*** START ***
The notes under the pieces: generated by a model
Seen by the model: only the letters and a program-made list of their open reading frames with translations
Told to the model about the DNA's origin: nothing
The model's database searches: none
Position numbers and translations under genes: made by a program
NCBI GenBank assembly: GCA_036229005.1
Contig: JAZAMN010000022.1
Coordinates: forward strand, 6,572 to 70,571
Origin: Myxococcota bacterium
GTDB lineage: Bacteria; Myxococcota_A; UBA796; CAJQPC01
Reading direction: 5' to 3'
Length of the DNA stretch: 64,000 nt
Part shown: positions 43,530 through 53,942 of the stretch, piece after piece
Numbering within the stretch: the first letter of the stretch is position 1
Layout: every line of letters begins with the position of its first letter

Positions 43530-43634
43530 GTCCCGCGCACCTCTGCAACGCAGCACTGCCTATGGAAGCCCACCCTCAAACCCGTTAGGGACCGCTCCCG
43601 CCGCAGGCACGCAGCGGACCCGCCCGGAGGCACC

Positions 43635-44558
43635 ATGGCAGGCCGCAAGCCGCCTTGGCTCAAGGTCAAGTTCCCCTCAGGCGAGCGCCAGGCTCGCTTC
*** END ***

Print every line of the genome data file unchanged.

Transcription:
The notes under the pieces: generated by a model
Seen by the model: only the letters and a program-made list of their open reading frames with translations
Told to the model about the DNA's origin: nothing
The model's database searches: none
Position numbers and translations under genes: made by a program
NCBI GenBank assembly: GCA_036229005.1
Contig: JAZAMN010000022.1
Coordinates: forward strand, 6,572 to 70,571
Origin: Myxococcota bacterium
GTDB lineage: Bacteria; Myxococcota_A; UBA796; CAJQPC01
Reading direction: 5' to 3'
Length of the DNA stretch: 64,000 nt
Part shown: positions 43,530 through 53,942 of the stretch, piece after piece
Numbering within the stretch: the first letter of the stretch is position 1
Layout: every line of letters begins with the position of its first letter

Positions 43530-43634
43530 GTCCCGCGCACCTCTGCAACGCAGCACTGCCTATGGAAGCCCACCCTCAAACCCGTTAGGGACCGCTCCCG
43601 CCGCAGGCACGCAGCGGACCCGCCCGGAGGCACC

Positions 43635-44558
43635 ATGGCAGGCCGCAAGCCGCCTTGGCTCAAGGTCAAGTTCCCCTCAGGCGAGCGCCAGGCTCGCTTC